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Home > Snakes > Western Blind Snake

Western Blind Snake

Western blind snake is a very small, non-venomous, snake species found in the southwestern United States and Northern Mexico. It has the appearance of a long earthworm. The eyes are vestigial that appear as spots below the head scales. There are nine recognized subspecies of this snake.



    Kingdom Animalia
    Phylum Chordata
    Subphylum Vertebrata
    Class Reptilia
    Order Squamata
    Suborder Serpentes
    Family Leptotyphlopidae
    Genus Leptotyphlops
    Scientific Name Leptotyphlops humilis


    Other Names Western Slender Blind Snake, Western Threadsnake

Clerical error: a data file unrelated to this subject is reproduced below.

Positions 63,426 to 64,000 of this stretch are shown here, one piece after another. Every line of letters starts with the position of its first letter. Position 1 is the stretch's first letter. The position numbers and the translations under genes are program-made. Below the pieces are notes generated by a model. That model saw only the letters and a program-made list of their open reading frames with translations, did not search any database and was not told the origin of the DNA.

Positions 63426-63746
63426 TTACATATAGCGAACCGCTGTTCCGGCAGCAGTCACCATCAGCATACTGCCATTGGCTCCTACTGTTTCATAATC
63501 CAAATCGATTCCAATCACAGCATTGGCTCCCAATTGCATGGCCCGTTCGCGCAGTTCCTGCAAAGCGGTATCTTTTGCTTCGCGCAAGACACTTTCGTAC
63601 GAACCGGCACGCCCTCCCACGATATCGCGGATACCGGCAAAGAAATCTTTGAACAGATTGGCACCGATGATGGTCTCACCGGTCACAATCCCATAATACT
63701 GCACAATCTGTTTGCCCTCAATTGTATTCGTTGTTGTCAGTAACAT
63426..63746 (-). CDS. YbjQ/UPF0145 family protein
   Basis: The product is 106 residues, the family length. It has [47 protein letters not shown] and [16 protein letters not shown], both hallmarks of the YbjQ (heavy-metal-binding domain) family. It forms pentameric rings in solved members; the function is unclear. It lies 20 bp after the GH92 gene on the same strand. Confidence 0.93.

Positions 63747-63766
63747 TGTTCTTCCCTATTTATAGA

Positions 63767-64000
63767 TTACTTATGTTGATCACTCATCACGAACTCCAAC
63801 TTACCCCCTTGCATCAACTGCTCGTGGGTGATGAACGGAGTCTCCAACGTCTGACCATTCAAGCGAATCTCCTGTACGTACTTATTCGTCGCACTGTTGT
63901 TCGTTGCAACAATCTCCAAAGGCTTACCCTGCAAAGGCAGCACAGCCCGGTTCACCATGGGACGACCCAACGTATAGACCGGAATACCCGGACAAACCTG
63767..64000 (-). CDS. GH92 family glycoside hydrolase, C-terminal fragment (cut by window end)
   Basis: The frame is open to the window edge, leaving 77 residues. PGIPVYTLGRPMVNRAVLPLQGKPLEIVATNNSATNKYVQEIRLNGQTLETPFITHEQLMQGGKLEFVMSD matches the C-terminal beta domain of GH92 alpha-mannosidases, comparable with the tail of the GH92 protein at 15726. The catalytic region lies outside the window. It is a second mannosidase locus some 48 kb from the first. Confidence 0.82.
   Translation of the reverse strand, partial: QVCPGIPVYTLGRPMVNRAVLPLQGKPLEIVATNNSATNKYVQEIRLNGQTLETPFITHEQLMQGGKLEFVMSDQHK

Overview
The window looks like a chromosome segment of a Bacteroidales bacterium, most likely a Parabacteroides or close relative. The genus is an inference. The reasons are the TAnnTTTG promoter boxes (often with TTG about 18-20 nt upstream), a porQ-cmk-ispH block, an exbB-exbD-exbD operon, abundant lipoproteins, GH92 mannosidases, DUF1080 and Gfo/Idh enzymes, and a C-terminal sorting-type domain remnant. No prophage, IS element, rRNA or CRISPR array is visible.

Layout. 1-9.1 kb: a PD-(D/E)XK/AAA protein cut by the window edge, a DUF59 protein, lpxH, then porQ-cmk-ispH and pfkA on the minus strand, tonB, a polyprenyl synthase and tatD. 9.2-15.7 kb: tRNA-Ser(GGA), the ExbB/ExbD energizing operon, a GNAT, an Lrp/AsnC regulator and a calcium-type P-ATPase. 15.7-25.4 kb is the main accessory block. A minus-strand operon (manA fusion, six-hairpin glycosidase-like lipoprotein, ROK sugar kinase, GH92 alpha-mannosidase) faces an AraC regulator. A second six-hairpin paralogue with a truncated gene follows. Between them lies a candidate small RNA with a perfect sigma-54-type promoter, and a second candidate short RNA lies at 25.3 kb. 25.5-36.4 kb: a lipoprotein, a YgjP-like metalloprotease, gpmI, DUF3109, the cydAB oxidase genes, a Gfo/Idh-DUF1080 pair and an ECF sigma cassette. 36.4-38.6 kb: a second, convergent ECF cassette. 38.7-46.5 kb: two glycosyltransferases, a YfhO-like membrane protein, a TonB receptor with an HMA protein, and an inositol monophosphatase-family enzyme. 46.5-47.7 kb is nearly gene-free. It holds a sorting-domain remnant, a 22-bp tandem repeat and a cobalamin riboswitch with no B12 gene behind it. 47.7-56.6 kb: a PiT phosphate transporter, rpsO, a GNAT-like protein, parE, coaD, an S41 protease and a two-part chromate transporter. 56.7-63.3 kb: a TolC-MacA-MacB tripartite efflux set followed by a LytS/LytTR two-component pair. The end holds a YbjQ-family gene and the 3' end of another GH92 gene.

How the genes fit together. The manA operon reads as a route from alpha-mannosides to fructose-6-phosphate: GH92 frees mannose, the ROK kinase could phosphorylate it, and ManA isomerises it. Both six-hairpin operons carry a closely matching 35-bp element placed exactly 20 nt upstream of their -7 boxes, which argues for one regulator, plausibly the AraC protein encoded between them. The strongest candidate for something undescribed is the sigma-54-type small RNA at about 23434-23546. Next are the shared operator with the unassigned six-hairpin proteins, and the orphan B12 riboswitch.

Length 17.8-40.6cm
    Color Pink, purple, or silvery-brown
    Distribution Southwestern and Trans-Pecos Texas, southern and central Arizona, southwestern Utah, southern Nevada, southern California (United States), the Mexican states of Baja California, Sonora, Sinaloa, Jalisco,  Chihuahua, Nayarit, Durango, Colima, Coahuila, Tamaulipas, San Luis Potosí (Mexico)
    Habitat Lives underground in desert and scrub where the soil is loose
    Diet Insects, larvae and eggs of the insects
    Hibernation Period Hibernates during the winter months
    Predators Birds, mammals
    Venom Fact Non-venomous
    Breeding Season Spring
    Mode of Reproduction Oviparous (egg laying)
    Clutch Size 2 – 6
    IUCN Conservation Status Least Concern

    Western Blind Snake Pictures Gallery

    Published on September 13th 2016 by under Snakes. Article was last reviewed on 21st August 2018.

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